One allure of video games is being able to do things we can't do in real life. Playing a law firm receptionist or a Supreme Court clerk, the prestige of the second job notwithstanding, probably won't hook middle-schoolers like "World of Warcraft" does. The simplistic animation and Web 1.0 interface might not appeal to kids raised on real-time 3D graphics and the virtual reality of the Xbox. "Fun" is relative, though. The Our Courts games are engaging enough for the classroom -- and probably better than a textbook at helping students understand judicial decision-making.
The Our Courts project highlights a broader challenge for civic education -- not just for kids, but for their parents. While appearing on "The Daily Show" in March to promote Our Courts, O'Connor noted that only a third of Americans can name the three branches of government, while 75 percent can name one "American Idol" judge. Jon Stewart responded: "We're going to need more than a Web site."
He's right. A Web site isn't going to do the trick. But it's not fair to cast blame solely on the ignorant, "Idol"-viewing masses. If Americans don't know enough about the judicial system, courts and judges themselves should take some of the responsibility.
Courts have tried to enhance their legitimacy by shrouding themselves in secrecy, a process that federal Judge Richard Posner has described as "professional mystification." Far from opening themselves up to the public, some courts actively oppose efforts to raise transparency in the judicial branch.
The most obvious example is the Supreme Court's refusal to allow its oral arguments to be televised. Opponents worry about the effect cameras might have on the judicial process. "You don't want grandstanding by lawyers. You don't know the effect on the judges themselves," O'Connor told us.
But isn't it worth at least giving cameras a try? More than 60 percent of Americans favor televised coverage of Supreme Court sessions. "Even if only one in a hundred of our fellow citizens were to watch, that would be 3 million of us who stand to be enlightened and enriched," former ABC News correspondent Tim O'Brien told the Legal Times.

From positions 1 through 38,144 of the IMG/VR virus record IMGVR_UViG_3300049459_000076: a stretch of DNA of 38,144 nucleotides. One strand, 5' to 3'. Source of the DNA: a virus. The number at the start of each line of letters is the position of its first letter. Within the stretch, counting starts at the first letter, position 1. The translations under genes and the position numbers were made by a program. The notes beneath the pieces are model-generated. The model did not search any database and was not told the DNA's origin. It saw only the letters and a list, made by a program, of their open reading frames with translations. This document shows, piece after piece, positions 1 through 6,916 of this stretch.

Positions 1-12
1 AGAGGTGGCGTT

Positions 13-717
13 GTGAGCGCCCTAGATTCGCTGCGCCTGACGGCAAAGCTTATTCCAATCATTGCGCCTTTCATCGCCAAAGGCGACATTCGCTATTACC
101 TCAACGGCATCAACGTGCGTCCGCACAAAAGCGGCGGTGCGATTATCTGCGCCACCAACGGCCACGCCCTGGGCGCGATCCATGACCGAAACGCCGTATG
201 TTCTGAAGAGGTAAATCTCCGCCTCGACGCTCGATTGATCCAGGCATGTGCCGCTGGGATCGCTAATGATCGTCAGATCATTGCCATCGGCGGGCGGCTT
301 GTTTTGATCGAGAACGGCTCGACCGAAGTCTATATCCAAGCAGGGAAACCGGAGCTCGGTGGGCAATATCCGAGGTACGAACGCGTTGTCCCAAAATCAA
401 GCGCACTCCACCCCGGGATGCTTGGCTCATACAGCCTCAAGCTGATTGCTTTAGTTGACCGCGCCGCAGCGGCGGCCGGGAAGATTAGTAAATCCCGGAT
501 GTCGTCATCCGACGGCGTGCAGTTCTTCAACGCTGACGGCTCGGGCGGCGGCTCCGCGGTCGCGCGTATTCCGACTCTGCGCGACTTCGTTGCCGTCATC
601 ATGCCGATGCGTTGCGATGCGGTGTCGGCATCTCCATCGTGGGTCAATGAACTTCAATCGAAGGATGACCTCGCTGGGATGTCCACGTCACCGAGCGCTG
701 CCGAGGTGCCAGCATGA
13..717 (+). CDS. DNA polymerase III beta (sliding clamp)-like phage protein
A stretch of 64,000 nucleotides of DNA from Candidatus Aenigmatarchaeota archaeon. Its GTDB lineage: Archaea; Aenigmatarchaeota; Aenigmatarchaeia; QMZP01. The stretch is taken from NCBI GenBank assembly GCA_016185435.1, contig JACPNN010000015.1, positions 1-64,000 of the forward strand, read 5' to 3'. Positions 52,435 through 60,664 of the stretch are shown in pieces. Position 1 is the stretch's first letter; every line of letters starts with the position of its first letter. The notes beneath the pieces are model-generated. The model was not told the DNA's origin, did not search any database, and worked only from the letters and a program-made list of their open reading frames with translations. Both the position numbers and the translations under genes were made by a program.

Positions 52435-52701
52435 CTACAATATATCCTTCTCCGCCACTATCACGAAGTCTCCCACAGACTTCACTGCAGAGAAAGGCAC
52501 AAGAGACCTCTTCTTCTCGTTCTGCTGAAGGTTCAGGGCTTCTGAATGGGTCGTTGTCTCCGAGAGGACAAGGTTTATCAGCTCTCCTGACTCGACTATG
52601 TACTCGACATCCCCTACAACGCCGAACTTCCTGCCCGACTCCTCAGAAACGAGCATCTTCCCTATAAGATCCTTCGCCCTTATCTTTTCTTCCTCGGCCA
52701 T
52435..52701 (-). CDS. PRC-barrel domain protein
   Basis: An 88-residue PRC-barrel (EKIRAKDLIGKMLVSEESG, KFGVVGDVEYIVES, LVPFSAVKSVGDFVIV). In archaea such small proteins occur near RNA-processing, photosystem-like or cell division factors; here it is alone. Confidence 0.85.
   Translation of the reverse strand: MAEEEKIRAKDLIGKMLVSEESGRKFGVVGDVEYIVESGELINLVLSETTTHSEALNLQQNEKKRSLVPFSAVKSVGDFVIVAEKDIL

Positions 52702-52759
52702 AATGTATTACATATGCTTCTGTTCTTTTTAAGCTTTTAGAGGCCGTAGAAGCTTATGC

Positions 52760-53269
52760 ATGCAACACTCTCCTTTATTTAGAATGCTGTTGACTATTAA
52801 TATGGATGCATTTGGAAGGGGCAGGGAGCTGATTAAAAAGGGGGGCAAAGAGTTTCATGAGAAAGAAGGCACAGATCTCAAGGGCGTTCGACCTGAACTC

Maybe the justices don't want to become as recognizable as Simon Cowell -- in light of recent security threats against judges, this is understandable -- but the court's refusal to release same-day audiotapes of arguments is indefensible. As George Washington University law professor Orin Kerr has noted: "Sound-only recordings generally don't raise the same [security] problems [as video]. . . . Oral arguments have been taped for decades and get released eventually, so why not release the audio on the day of the argument, when the public is most interested?"
It's not just the high court. Although the right to an open and public trial is guaranteed by the Constitution, lower-court judges have issued orders prohibiting blogging or Twittering about their proceedings. Several federal courts recently objected to a new add-on to the Firefox browser that would make it possible to access certain online judicial records -- generated by our taxpayer-funded judicial system -- without charge.
Increasing the openness of the judicial branch is a monumental undertaking. It's probably easier to get seventh-graders to play a video game about the Bill of Rights. That more modest project, educating kids about the courts, is off to a promising start.
O'Connor told us about Charlie, a sixth-grader she met in Upstate New York, whom she asked to play the Our Courts games and give her a critique. When Charlie saw her the next day, he reported that he loved the games and stayed up to play them until almost midnight, when his grandmother ordered him to bed. Charlie is now interested in becoming a lawyer.
"We're not trying to produce a new generation of lawyers; we have plenty already," she said. "But I was pleased by his response."